The rate of LTBI around the world is 33 percent, while the rate within the general population of the United States is only 4 percent. Reported LTBI rates among refugees recently resettled in the U.S. range from a high of 35 percent in Vermont, to 27 percent in Tennessee, 26 percent in Indiana, 22 percent in Minnesota, 15 percent in Texas, to 12 percent in California.

Though the FCPH did not release LTBI data for recently arrived refugees, nearby Grand Forks County, North Dakota, Department of Health confirmed to Breitbart News that 29 percent of the 561 recently-arrived refugees there tested positive for LTBI between 2011 and 2015.

As Breitbart News has reported previously, the number of active TB cases in the United States increased by 1.7 percent in 2015 to 9,563. It was the first increase after 23 continuous years of decline.

The resurgence of TB is largely due to the increase in the number of foreign-born residents in the United States from countries with high rates of active TB and LTBI.

In 1986, when there were only 11 million foreign-born residents of the United States, 22 percent of the 22,000 active cases of TB were foreign-born. In 2015, the number of foreign-born residents of the United States had increased by 31 million to 42 million. That year, 66 percent of the 9,563 active cases of TB in the country were foreign born.

The four cases of active TB among refugees who have resided in the United States for less than five years confirmed in North Dakota adds to the growing number of active cases of TB among recently resettled refugees in several other states: twenty-one in Louisiana, eleven in Florida, ten in Colorado, four in Indiana, and nine in only one county in Kentucky.

A 2013 UC San Diego study concluded that high rates of LTBI among refugees also pose “increase risk of active TB in refugee resettlement communities.”

The study found that:

Our findings suggest that newly arrived refugees with LTBI have a considerable burden of clinical risk factors that increase their risk for reactivation of TB, which may contribute to the increased proportion of active TB among foreign-born populations in the United States if not prioritized for LTBI treatment. Efforts to ensure adequate LTBI treatment among high-risk refugees such as those documented in this study should be a public health priority.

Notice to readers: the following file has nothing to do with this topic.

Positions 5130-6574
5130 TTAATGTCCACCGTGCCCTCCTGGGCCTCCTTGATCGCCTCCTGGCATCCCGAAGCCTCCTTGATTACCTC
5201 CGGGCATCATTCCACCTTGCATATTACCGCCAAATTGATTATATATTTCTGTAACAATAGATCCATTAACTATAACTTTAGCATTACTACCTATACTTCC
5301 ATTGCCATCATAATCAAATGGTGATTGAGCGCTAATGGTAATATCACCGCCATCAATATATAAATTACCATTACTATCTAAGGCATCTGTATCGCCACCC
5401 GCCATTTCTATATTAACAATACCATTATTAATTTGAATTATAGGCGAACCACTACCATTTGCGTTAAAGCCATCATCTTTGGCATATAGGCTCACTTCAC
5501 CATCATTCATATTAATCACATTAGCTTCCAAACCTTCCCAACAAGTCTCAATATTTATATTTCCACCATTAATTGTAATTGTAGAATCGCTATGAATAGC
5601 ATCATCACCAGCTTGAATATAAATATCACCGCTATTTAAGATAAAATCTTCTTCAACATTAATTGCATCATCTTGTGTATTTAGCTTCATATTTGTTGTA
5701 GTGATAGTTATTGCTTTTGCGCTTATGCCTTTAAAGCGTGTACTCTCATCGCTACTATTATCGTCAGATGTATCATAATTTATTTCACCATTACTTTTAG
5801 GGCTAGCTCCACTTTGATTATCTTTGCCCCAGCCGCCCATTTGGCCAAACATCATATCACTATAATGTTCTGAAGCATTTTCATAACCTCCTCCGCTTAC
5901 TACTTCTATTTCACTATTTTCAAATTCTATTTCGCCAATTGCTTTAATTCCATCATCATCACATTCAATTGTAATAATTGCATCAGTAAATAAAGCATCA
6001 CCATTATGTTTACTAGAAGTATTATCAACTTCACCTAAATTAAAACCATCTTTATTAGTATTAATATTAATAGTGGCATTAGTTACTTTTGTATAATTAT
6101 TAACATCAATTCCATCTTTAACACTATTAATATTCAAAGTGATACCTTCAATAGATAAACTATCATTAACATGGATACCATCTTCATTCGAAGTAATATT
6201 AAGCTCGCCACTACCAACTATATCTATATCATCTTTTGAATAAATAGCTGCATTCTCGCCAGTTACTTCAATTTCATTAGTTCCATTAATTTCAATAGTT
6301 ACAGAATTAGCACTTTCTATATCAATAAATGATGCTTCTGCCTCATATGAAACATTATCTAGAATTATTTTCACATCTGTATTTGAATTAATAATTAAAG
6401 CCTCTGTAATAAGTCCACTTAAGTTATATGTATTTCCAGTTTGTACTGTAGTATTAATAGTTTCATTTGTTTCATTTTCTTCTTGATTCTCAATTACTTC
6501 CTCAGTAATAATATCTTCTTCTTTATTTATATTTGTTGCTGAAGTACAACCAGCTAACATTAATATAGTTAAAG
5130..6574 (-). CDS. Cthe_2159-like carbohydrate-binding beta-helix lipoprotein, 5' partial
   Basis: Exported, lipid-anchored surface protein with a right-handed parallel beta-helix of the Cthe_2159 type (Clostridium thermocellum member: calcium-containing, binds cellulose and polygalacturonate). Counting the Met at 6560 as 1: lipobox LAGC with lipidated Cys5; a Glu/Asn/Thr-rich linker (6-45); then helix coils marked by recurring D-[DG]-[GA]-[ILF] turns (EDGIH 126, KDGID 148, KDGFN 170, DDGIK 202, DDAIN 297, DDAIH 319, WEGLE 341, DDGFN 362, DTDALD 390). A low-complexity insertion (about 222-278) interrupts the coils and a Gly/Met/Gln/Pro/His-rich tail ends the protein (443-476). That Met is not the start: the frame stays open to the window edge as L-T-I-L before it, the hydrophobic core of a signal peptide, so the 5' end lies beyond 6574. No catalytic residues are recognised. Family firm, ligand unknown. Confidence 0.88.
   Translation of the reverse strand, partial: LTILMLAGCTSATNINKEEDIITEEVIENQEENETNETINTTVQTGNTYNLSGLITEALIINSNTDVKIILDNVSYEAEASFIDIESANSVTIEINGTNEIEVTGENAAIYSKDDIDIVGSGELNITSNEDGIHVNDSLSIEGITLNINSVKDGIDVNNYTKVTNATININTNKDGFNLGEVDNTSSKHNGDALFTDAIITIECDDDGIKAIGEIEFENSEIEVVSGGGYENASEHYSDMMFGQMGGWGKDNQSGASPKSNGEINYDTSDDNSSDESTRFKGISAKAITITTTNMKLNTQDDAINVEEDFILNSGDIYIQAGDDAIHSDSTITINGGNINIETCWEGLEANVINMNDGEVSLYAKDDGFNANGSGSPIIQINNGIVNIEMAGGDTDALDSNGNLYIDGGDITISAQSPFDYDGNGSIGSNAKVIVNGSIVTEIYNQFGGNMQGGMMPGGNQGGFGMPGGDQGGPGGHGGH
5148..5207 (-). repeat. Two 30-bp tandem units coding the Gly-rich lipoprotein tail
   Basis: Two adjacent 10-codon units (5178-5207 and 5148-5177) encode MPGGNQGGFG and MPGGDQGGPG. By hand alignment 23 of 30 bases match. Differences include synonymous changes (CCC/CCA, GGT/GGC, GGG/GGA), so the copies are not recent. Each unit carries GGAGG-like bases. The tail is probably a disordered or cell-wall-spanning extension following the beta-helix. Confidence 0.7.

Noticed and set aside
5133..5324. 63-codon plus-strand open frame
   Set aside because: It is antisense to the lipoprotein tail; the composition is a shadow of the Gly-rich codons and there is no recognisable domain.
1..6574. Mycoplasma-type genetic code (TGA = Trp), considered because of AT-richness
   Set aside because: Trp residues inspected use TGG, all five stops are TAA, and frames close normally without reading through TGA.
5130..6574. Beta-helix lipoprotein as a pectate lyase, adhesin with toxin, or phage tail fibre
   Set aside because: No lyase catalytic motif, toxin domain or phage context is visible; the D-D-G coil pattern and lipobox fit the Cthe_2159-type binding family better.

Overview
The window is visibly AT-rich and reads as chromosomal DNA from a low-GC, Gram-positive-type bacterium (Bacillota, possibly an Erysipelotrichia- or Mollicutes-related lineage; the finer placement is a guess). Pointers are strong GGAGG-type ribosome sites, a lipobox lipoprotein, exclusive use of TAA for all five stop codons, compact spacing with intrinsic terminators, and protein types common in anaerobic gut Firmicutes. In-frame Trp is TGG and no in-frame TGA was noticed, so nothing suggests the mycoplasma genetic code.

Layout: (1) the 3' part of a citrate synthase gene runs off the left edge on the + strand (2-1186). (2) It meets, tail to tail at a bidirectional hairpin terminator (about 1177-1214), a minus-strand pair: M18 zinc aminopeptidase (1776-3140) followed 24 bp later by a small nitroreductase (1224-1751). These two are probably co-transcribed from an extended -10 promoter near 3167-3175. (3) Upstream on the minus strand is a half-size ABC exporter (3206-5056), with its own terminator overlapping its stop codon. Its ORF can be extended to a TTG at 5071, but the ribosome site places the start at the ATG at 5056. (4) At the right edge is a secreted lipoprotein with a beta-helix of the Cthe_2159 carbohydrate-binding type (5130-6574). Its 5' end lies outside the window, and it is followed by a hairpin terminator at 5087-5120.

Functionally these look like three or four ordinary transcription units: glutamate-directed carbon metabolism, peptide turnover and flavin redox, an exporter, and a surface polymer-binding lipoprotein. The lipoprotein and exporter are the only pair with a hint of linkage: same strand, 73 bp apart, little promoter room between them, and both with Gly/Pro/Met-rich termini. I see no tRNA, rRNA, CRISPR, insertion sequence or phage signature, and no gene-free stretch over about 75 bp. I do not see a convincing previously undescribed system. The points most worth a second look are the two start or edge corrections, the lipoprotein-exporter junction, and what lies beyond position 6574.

The UC San Diego study, which “analyzed data from LTBI [latent tuberculosis infection] screening results of 4,280 refugees resettled in San Diego County between January 2010 and October 2012,” is one of many that conclude high rates of LTBI pose a health risk to the general population.

“The prevalence of LTBI was highest among refugees from sub-Saharan Africa (43 percent) and was associated with current smoking and having a clinical comorbidity that increases the risk for active tuberculosis,” the study found.

Sub-Saharan African refugees in San Diego come primarily from Somalia, as do 13 percent of refugees resettled in North Dakota.

The study explained why refugees from sub-Saharan Africa present such a challenge to public health.

“Although refugees from sub-Saharan Africa had the highest prevalence of infection, they were significantly less likely to initiate treatment than refugees from the Middle East. Refugees with postsecondary education were significantly more likely to initiate LTBI treatment,” it concluded.

When local Fargo, North Dakota, NBC TV affiliate KVLY reported several facts about active TB and LTBI in a May 16 broadcast, local pro-immigrant activists, LSSND, local left-wing media outlets, and several local elected and appointed officials launched an intensive propaganda blitz attacking the station’s factual reporting.

On May 22, KVLY reported:

A small protest that was advertised as a “peaceful demonstration” by a local Somali activist group turned into a confrontation outside the Valley News Live studios on Sunday.